We use cookies to provide you with a better experience. If you continue to use this site, we'll assume you're happy with this. Alternatively, click here to find out how to manage these cookies

hide cookie message
 
74,953 News Articles

Silicon Graphics back in business

Special-effects pioneer repositions

High-end graphics pioneer SGI (Silicon Graphics) is back in business. The company went into Chapter 11 bankruptcy proceedings earlier this year, but the stage is set for the company to re-emerge into the industry following a ruling at the New York bankruptcy court this week.

Judge Burton Lifland ruled that all the necessary requirements have been met for SGI to implement its plan of reorganisation.

What this means is that SGI has eliminated its debts and has cut costs – by laying off some 12 percent of its workforce, down to 1,600 from 2,200, and cutting $150m from its annual manpower bill. It's also negotiated an $85m loan from Morgan Stanley, and a $30m line of credit from General Electric Capital that will be used to pay off bridging loans and to provide operating capital.

"This is a great day for SGI. We have accomplished so much in just five months, reaching our confirmation on the fast track that we expected," said CEO and chairman Dennis P McKenna.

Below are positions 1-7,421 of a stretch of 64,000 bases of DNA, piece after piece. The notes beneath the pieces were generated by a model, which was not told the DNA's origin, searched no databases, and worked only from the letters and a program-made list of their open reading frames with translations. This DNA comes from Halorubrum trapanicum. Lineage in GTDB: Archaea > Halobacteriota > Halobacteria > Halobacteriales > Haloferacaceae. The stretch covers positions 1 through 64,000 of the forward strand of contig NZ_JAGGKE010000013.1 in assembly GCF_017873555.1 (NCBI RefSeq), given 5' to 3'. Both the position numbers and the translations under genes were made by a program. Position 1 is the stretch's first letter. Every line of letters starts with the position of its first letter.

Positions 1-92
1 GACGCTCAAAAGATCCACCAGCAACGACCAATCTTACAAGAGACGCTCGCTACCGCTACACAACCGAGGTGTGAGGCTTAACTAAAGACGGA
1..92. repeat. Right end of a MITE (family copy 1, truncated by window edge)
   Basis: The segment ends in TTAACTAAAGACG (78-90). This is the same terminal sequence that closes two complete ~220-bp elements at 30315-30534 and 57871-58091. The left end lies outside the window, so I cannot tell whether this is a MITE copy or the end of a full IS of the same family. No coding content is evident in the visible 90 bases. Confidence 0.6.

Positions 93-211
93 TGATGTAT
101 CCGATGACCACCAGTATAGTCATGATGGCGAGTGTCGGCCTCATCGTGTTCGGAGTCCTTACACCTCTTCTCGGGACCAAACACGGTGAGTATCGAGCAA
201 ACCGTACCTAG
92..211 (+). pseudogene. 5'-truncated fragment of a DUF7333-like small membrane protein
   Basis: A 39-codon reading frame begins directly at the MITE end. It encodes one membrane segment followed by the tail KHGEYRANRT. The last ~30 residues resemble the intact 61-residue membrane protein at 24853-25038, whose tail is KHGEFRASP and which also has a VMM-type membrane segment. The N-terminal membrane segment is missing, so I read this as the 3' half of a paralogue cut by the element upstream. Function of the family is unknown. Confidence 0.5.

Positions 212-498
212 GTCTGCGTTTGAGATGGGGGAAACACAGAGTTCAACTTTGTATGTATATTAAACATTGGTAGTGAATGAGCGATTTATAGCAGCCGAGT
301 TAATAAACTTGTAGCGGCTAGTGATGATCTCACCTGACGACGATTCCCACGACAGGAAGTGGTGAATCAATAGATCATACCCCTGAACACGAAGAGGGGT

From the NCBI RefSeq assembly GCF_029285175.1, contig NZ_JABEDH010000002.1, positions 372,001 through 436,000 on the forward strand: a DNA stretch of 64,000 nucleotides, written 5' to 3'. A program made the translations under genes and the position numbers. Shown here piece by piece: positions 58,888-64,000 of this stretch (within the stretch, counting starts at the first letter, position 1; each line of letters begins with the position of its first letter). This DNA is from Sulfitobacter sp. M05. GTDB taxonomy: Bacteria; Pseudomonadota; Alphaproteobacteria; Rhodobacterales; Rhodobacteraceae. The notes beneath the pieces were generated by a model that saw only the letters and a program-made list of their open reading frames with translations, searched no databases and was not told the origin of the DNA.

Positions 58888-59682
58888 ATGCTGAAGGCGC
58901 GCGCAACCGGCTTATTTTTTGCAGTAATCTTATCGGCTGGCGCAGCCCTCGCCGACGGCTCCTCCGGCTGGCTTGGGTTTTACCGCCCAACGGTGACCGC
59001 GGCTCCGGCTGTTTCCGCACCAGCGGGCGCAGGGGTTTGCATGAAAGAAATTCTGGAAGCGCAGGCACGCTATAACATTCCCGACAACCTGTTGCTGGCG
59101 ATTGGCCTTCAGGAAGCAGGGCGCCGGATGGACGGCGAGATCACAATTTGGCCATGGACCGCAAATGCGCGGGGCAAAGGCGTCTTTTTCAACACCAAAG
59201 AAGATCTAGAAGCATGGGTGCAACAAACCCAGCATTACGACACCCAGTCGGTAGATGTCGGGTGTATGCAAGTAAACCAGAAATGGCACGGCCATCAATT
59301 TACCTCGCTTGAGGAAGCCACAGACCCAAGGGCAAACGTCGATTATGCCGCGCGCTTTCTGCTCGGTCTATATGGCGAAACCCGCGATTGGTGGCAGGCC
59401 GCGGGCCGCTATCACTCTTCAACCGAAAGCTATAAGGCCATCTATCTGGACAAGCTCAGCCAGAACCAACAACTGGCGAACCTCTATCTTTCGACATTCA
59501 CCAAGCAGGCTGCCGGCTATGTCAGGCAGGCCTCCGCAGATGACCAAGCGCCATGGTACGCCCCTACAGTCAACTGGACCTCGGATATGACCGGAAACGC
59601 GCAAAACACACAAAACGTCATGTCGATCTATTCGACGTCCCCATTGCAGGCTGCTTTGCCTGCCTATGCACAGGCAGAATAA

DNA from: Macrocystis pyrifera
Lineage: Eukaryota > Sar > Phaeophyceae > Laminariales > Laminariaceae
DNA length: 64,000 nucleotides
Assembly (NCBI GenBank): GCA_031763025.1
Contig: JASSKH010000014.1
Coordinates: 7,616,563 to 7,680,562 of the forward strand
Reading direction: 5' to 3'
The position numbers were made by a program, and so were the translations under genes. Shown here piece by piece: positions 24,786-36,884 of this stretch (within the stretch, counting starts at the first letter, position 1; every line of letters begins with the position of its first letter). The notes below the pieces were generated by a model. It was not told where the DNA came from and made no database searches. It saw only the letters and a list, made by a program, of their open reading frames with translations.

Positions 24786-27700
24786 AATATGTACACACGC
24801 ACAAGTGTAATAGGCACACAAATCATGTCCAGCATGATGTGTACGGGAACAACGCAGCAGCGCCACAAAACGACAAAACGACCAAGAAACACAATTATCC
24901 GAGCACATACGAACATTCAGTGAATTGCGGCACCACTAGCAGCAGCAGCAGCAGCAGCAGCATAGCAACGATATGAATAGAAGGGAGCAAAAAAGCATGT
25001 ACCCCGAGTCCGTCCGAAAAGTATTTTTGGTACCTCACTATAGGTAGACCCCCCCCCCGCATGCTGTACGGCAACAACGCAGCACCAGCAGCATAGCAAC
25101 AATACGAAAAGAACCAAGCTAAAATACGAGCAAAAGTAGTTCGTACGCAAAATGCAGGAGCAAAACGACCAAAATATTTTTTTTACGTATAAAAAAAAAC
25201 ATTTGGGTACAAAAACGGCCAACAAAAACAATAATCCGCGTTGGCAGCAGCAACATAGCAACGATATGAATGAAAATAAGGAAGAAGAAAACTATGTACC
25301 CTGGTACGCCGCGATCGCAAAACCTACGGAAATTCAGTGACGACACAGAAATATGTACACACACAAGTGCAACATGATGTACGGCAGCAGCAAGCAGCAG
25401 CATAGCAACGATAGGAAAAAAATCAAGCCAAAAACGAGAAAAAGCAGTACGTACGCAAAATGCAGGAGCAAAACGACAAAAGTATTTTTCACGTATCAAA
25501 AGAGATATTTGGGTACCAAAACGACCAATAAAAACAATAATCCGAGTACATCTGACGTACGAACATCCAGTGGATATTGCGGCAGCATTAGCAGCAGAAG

"As we emerge, the recapitalisation of the company will be complete. We have re-engineered the company and have a strong leadership team that will be executing this plan. Also of significance to the growth of the company is that during this time, we retooled and aligned our product portfolio to the strategic direction of the company. I want to thank our customers, vendors and employees for supporting the company through this challenging period."

SGI rose to fame on the back of special effects for movies such as Jurassic Park, but as standard machines became increasingly powerful, the market for proprietary and expensive hardware shrank. Once known for its proprietary MIPS microprocessors and Irix OS (operating system), the company has been forced – like so many before it – to adopt industry standards in place of more expensive, less flexible proprietary architectures.

SGI will withdraw the final MIPS/Irix products at the end of 2006, some 18 years after their first arrival. Instead, SGI has moved its graphics-oriented systems to the Intel Itanium 2 platform and positioned itself as a producer of HPC (high-performance computing) technology products.


IDG UK Sites

Samsung Galaxy Note 4 release date, price and specs 2014

IDG UK Sites

iPhone 5s review: why the iPhone 5s is still the best phone you can buy in 2014

IDG UK Sites

Passwords don't work: here's four ways to fix them

IDG UK Sites

Developers get access to more Sony camera features